The Dallas Examiner
Sojourner Truth – an anti-slavery proponent, women’s rights activist and temperance advocate – is a hero and one of the Black foremothers of Black America. This Women’s History Month, we recognize the amazing contributions from this revolutionary triple threat who fought for the rights of Black men and women.
She was born into slavery as Isabella Baumfree in 1797 in Ulster County, New York. She was the youngest of 12 children and grew up speaking English and Dutch.
Between 1806 and 1810, she was sold four times at human auctions for $100, $105, and $175. In 1826, she liberated herself when she walked away from her last slave master’s home with her infant daughter, Sophia. Five miles from her farm, she sought refuge with an abolitionist family who bought her freedom for $20.
After her freedom, Baumfree became very active with the Second Great Awakening, a Protestant evangelist group focused on following the Holy Spirit and simple living. During that time, she received what she perceived to be a vision from God accompanied by the presence of Jesus – who she understood to be her protector and therefore had no reason to fear Him.
With her newfound strength, her first fearless fight for justice was in 1828 after Baumfree discovered that her son, Peter, was sold to a slave owner in Alabama. At the time, it was illegal to sell Northern slaves to the South. Although she had little money, the historical activist still presented her case to the New York Grand Jury and won her son back, making her the first African American and only woman at that time to challenge the court.
Shortly after, she joined a Methodist Perfectionist group – a congregation that meets outside the church for ecstasy-filled worshiping. She formed a relationship with a member of the group, who beat her often. A year later she received “the calling” and left the abusive relationship and group to spread the gospel and fight against racial injustice.
The newfound fighting spirit blossomed a new start for Baumfree. In 1843, she decided to travel the land as an itinerant preacher under a name delivered to her by God: Sojourner Truth.
For the next several years, Truth traveled throughout the East and the Midwest, delivering her message about faith, race, class and gender. She befriended many notable abolitionists such as William Lloyd Garrison and Harriet Beecher-Stowe.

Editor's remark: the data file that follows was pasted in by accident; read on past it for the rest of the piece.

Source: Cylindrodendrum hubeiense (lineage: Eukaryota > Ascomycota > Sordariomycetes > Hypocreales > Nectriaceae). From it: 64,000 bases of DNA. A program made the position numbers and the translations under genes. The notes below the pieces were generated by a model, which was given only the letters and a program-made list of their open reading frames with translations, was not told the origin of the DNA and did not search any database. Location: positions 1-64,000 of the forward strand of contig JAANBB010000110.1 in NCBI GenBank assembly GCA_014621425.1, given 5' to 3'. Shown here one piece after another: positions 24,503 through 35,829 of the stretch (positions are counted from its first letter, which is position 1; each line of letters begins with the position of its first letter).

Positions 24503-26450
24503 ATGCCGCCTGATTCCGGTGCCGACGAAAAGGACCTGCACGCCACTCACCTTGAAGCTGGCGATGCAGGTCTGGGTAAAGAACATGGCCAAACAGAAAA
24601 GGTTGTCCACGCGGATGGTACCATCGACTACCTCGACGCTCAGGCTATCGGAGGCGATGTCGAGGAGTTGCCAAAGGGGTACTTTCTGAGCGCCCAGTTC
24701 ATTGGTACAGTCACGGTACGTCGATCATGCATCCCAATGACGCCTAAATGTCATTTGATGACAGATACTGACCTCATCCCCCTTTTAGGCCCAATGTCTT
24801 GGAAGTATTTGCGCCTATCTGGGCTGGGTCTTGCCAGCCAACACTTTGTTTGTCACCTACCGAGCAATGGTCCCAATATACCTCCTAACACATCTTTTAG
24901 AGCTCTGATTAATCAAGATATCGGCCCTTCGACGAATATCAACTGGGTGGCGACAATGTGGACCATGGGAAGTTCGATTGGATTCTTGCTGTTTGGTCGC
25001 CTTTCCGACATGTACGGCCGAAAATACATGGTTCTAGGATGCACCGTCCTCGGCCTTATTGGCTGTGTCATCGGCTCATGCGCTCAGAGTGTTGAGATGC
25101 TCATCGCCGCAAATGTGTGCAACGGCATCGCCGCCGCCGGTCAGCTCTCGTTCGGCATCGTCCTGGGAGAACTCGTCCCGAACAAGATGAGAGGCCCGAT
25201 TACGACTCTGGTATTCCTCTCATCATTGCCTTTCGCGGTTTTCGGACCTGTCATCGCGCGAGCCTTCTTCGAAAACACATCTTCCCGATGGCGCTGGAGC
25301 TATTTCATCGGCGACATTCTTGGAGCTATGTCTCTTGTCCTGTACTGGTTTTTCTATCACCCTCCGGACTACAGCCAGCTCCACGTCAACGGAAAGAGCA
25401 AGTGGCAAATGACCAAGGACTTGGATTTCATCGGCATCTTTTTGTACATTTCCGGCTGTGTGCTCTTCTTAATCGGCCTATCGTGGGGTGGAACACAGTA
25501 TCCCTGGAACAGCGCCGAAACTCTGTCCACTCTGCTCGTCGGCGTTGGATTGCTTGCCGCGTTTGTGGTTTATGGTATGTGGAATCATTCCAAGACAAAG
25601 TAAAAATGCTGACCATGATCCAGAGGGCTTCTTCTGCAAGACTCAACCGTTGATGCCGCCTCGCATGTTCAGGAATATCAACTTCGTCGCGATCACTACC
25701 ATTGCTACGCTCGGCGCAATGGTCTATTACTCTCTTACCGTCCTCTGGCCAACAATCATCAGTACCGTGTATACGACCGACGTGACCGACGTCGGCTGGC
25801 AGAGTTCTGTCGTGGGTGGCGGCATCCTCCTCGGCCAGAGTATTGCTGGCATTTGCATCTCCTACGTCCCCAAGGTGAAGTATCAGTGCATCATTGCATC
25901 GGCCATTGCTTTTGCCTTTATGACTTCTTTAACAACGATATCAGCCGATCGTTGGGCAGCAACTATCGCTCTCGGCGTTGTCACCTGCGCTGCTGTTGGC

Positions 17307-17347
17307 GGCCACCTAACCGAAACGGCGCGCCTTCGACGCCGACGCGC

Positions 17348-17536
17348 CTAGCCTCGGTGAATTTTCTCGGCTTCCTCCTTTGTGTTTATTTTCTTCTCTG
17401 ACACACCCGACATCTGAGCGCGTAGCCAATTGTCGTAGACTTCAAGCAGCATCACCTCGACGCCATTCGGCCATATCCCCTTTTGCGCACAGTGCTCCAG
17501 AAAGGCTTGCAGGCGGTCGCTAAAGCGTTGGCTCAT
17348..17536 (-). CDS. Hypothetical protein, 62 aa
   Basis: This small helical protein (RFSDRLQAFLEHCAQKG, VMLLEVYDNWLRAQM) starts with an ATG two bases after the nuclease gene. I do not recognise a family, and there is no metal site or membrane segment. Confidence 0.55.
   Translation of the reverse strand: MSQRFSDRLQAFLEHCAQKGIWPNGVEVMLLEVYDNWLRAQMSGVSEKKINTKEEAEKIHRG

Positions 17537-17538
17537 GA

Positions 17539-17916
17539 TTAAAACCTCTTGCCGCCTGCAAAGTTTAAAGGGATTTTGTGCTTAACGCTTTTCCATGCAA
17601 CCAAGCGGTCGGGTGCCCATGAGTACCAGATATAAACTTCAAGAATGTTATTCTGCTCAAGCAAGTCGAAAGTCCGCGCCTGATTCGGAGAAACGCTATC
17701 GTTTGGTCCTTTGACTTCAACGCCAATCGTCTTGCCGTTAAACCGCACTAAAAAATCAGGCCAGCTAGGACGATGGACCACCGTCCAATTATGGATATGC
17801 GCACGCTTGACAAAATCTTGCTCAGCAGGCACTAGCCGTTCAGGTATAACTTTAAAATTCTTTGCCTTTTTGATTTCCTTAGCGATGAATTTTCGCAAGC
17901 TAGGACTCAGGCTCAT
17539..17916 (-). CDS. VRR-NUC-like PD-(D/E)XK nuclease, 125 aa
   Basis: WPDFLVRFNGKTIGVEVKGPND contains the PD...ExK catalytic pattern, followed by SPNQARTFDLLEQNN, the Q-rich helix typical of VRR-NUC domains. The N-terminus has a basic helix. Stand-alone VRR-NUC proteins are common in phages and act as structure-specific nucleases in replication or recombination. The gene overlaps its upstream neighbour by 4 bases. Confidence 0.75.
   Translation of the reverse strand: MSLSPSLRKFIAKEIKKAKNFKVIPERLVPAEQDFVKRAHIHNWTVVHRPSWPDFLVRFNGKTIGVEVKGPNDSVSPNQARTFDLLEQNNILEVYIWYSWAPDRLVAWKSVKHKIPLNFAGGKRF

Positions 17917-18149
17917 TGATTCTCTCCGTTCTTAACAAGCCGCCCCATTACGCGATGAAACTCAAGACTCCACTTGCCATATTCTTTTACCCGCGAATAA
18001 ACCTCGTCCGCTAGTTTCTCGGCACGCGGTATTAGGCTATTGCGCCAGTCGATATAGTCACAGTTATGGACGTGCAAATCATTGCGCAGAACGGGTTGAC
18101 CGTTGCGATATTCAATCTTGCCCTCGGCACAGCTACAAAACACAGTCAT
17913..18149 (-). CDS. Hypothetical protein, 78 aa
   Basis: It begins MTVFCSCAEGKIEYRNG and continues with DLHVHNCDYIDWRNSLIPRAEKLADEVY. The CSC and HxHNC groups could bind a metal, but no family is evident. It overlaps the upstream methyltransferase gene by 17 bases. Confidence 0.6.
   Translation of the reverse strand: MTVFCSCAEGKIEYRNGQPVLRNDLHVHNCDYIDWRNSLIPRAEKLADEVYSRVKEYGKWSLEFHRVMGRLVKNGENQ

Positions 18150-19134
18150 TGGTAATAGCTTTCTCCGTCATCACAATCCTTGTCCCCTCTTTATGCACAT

The legendary crusader wasn’t afraid to challenge those who challenged her and showed no fear in the face of those who opposed her. Her public disagreement with Frederick Douglass proved just that after the famous social reformer called her “uncultured,” spawning Truth’s notable response, “Is God gone?”
Aside from her religious teachings, Truth was a huge player in the women’s suffrage movement and often spoke out for the rights of women, a role emphasized in her 1851 renowned speech Ain’t I a Woman at the Women’s Rights Convention in Akron, Ohio.
Although Truth was a famed speaker throughout the state, her teachings didn’t support her lifestyle. She supported herself by selling portraits, captioned “I sell the Shadow to support the Substance,” and received income after the release of her book, The Narrative of Sojourner Truth, a Northern Slave, in 1850, which was written by her friend Olive Gilbert.
During the Civil War era, Truth put her energy into providing food and clothing to Black Union soldiers who were staying in refugee camps. Soon after, she traveled to Washington to help destitute freed slaves and organize a petition for them to obtain land for them to become self-reliant. Although the petition never materialized, freed slaves eventually made their way to Kansas, where Truth helped them settle.
In 1883, she passed away and is currently buried in Battle Creek, Michigan. There is much speculation regarding what age she died, with many people believing she was 105 years old. On her tombstone is engraved her famed quote, “Is God gone?”
Source: SojournerTruth.org, blackpast.org, PBS.org and sojournertruthmemorial.org.